I never knew E.H. Carr. I never heard him lecture, even on the radio. But I once saw him in Cambridge, and that was memorable enough. The History of Soviet Russia, begun when he was in his fifties and finished in his eighties, would have been enough to make him a legend, and no doubt he would regard it as his monument. But those 14 forbidding volumes, whatever the importance of their subject, seem destined always to be more talked about than read. Like some Titan rocket, they will probably be remembered in the history of historiography for boosting into orbit a disproportionately tiny payload. But it is the payload that matters, and I suspect that already Carr's name is chiefly known among students of history for the shortest book he ever wrote. What is history? made its controversial appearance in 1961. I was an undergraduate, and I remember how we all bought and devoured it. The extraordinary thing is that students have continued to do so ever since. It is a remarkable achievement for a book written at an age when academics have normally retired. In the late Sixties elderly prophets sometimes did appeal to the young. One thinks of Marcuse, whom Carr befriended. But his vogue passed, while Carr's has not. His reflections on the nature of history are as much in demand as ever, as this new edition testifies.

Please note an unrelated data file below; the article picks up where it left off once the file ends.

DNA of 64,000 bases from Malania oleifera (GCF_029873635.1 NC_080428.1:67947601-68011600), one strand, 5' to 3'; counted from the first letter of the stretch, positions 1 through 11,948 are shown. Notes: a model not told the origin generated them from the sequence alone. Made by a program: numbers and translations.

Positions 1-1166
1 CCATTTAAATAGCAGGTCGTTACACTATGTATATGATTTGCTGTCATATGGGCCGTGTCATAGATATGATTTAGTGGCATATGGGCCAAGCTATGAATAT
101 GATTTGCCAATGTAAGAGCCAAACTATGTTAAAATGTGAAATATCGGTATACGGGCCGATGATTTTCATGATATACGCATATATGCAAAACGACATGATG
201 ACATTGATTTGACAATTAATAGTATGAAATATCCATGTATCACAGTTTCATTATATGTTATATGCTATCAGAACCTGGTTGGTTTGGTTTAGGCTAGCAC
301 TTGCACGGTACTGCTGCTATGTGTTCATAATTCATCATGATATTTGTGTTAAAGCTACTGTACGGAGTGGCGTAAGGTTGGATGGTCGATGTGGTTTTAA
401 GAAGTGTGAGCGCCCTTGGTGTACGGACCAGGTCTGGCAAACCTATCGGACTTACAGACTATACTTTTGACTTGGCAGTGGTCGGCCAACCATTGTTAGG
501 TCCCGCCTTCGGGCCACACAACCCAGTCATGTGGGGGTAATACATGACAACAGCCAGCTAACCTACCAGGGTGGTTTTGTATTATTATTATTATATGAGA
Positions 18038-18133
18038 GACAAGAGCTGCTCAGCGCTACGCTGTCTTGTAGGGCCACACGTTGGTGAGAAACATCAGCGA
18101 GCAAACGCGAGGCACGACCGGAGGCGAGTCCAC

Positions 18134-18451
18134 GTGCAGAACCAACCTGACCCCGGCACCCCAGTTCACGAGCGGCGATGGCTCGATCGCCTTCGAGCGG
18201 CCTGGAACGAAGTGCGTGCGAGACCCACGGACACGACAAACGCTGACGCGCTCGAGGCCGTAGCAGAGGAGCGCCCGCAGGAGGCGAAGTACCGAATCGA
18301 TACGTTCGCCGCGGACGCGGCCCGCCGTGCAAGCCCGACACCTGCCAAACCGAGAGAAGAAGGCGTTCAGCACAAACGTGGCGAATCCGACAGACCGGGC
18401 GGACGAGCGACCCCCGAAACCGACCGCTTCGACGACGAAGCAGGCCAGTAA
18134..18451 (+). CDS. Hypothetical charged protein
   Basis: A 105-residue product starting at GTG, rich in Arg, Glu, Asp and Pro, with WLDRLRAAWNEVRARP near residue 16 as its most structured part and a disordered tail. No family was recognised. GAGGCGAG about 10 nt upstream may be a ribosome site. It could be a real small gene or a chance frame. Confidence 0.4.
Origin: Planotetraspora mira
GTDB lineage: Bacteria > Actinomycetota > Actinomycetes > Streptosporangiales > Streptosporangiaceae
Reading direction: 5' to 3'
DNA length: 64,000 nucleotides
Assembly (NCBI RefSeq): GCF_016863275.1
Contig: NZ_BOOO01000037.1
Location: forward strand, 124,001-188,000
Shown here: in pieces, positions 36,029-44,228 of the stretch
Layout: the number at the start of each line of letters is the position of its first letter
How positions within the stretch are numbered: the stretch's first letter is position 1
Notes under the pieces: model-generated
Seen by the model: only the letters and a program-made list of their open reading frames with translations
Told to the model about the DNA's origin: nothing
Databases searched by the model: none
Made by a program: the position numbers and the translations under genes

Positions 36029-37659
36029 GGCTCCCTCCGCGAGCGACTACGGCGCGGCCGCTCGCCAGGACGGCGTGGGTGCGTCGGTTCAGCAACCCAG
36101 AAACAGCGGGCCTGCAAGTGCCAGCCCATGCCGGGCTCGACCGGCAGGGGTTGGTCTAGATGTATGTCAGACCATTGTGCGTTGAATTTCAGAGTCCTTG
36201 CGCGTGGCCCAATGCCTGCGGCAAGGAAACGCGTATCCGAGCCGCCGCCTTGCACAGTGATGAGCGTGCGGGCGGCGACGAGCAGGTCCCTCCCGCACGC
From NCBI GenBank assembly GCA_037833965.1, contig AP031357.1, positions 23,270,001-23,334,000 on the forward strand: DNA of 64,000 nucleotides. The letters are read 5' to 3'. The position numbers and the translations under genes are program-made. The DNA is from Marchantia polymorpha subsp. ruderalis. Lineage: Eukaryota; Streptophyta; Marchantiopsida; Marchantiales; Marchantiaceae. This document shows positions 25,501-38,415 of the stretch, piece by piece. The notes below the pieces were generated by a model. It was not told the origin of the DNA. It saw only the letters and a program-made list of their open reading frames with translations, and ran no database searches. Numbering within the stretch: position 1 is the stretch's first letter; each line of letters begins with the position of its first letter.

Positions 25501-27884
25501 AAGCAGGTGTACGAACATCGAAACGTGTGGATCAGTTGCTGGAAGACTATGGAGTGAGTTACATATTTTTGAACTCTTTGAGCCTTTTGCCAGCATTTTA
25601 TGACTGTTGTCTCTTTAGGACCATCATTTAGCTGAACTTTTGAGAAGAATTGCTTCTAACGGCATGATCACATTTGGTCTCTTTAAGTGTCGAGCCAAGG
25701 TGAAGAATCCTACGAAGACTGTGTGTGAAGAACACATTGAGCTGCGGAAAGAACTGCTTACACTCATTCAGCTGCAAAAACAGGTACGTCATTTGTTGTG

LRB 6 March 1986 | PDF Download